One of the more significant demographic shifts in the US is the retirement of the “baby boomer” generation—those born between 1946 and 1964. Each month, more than 250,000 people turn 65, meaning that the economic contributions of these individuals, if they are able to retire, goes down. Of course, the Great Recession had a huge impact on peoples’ retirement savings and may have helped to delay retirement for many baby boomers. Nonetheless, as this generation continues to age out of the labor force, it will cause ripple effects throughout the economy.
When it comes to what some call the “silver tsunami” and small businesses, the biggest question is, what will happen to the businesses that baby boomers own when they retire? Will they sell the businesses, pass them down to a relative, or simply close up shop? This is an important question, as nearly 4 million businesses are owned by retiring baby boomers. Losing these businesses and financial assets, jobs, income, and wealth would have a deep impact in our communities.
One way to ensure that businesses remain viable and within their communities is to transfer ownership to employees. A recent report by the Budget & Tax Center explains how this model works, and what it could mean for North Carolina’s small business landscape. The report estimates that company closures have resulted in over 2.2 million jobs lost since 2000. Though some of this job loss is inevitable, some of it could have been prevented if companies could have stayed open. It also states that in North Carolina, the number of retirees will grow by 200,000 over the next 15 years.
Converting to employee ownership can be particularly helpful in preserving businesses that are in already vulnerable areas. The map below shows that the share of the baby boomer population is higher in counties located in the south east, north east and far western parts of the state, which are economically distressed rural communities. Losing businesses in these areas will have a much greater impact.
There are two types of employee-owned businesses:
- Worker-owned cooperatives in which ownership and management is shared among some or all of the employees or company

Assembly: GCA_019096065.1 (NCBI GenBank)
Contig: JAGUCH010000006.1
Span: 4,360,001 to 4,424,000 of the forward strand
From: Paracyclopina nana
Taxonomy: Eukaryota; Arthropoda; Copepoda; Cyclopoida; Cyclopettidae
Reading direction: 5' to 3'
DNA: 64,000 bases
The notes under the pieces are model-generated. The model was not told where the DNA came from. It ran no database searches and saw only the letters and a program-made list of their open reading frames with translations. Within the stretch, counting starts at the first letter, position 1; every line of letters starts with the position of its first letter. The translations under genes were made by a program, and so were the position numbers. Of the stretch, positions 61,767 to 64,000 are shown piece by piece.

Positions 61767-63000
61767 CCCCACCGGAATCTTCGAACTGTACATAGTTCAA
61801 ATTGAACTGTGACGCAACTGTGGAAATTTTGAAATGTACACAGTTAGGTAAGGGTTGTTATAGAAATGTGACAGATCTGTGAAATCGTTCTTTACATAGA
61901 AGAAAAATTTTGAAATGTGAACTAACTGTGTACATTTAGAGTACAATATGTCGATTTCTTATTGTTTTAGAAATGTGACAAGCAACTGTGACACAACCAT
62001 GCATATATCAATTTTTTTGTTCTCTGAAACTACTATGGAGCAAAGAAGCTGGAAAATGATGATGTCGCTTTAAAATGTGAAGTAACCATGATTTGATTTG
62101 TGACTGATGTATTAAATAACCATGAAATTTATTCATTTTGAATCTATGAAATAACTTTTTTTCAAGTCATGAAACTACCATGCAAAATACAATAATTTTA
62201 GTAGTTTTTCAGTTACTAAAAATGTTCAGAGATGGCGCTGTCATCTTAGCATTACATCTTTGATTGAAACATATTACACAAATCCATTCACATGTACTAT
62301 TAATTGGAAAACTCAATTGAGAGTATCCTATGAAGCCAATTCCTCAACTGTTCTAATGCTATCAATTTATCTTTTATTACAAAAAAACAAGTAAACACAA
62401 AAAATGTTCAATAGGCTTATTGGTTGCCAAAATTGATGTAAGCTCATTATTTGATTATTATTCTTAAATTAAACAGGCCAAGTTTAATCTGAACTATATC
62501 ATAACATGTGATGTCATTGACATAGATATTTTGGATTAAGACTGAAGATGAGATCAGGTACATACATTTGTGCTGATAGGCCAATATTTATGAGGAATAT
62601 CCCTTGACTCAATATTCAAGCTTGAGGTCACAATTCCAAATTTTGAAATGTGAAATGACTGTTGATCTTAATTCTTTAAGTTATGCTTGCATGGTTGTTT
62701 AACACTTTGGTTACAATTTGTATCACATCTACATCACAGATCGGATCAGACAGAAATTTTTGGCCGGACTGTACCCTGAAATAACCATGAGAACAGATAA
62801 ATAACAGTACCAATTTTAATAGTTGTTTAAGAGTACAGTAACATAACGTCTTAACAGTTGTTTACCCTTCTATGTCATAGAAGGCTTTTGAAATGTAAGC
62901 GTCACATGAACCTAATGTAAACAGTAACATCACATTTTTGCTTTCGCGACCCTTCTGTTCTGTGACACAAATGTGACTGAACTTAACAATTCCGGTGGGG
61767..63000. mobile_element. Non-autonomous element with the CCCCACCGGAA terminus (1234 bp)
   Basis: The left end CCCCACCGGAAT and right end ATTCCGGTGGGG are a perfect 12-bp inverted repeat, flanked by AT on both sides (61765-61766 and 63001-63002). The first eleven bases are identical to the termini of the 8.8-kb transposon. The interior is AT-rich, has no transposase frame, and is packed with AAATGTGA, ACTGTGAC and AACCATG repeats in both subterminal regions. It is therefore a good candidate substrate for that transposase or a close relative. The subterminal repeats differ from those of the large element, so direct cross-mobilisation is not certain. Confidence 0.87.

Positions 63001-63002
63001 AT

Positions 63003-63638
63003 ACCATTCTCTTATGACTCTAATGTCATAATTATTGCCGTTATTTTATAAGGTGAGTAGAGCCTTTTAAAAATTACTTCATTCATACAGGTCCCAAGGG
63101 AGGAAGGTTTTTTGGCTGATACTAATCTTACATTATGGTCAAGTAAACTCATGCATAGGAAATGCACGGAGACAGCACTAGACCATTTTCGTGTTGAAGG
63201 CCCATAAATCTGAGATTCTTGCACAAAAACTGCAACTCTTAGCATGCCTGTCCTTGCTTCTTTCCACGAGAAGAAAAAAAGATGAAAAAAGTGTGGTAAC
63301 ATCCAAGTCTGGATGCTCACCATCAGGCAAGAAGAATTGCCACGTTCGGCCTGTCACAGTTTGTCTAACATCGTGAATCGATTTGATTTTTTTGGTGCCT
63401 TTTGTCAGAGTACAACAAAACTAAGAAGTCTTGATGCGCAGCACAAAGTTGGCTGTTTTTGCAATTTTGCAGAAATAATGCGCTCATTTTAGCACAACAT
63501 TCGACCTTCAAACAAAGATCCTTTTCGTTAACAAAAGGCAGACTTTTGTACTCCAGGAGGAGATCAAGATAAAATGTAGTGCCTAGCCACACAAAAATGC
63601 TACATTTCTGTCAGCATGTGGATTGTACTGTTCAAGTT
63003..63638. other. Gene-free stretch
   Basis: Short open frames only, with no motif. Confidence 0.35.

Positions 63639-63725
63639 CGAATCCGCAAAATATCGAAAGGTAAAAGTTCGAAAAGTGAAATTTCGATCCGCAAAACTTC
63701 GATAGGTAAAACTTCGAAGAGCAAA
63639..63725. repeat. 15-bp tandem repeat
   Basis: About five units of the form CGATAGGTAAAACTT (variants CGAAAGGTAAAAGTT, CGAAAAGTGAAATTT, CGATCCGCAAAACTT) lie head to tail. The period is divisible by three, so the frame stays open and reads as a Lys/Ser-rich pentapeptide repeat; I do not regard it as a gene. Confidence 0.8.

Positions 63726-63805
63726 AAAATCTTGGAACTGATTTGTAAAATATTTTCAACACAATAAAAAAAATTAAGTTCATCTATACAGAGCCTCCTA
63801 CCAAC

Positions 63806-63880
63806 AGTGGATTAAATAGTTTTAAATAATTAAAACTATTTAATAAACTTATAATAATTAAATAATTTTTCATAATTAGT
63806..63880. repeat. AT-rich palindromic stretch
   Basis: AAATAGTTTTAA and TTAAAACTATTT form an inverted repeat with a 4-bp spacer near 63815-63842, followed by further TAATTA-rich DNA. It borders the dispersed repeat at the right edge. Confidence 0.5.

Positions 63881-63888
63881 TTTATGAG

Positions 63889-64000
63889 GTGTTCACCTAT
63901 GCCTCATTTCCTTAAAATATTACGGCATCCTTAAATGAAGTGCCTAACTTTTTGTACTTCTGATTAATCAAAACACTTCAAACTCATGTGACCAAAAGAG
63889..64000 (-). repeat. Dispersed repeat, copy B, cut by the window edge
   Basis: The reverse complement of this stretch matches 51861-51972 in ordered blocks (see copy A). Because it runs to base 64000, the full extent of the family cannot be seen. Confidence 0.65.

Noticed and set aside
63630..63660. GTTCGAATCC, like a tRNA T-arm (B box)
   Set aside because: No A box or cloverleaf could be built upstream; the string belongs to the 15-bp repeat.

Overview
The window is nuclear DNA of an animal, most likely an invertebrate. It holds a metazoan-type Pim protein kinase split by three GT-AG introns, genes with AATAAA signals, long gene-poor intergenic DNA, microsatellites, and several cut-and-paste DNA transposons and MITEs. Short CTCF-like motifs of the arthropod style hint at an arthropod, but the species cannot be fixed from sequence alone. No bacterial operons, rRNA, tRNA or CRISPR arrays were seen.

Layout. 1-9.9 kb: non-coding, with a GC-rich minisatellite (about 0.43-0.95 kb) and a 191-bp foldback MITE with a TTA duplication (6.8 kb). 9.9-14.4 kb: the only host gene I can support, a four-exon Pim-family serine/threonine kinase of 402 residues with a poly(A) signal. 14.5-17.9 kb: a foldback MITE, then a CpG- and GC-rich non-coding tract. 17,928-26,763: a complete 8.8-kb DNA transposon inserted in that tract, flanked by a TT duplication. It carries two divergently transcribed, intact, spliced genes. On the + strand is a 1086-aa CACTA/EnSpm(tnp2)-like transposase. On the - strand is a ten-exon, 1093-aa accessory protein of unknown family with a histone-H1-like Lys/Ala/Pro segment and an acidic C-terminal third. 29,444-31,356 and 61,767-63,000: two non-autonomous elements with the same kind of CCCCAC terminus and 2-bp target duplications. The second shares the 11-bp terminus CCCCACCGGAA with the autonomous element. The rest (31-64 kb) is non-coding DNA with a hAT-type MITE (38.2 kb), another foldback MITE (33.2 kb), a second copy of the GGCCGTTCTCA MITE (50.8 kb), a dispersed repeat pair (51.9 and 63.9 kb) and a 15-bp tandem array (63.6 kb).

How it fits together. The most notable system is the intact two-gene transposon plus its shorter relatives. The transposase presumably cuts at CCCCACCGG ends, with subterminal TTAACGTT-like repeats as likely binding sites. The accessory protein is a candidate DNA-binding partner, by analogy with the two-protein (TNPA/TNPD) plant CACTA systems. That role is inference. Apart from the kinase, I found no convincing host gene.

- Employee Stock Ownership Plan (ESOP), which is a benefit plan (varying widely among companies) where employees acquire ownership of the company’s stock.
There already are over 100 employee-owned businesses in North Carolina. More than 750,000 current and former employees have benefited from stock ownership plans, and $4.4 billion has been paid to employees since 2013. There are many benefits to converting to employee ownership, beyond just business retention. These businesses are more resilient, competitive, rooted in local economies, and help workers achieve greater financial security. It is also cost-effective as an economic development strategy. The report shows that efforts to assist businesses to transition to employee ownership are a fraction of the cost compared to traditional economic development incentives.
The Budget & Tax Center estimates that there are 23,000 businesses in the state that are good candidates to convert to employee ownership, particularly very small businesses with fewer than 50 employees. This is a significant opportunity. CSBDF’s work with small businesses is driven by our mission to foster economic development in underserved communities. This includes lending and business services, and also a commitment to sustaining our communities and ensuring that local small businesses have the resources to succeed. As such, we must continue to find new and inventive ways to support the growth and viability small businesses. Employee ownership represents one strategy that could have great impacts in our communities.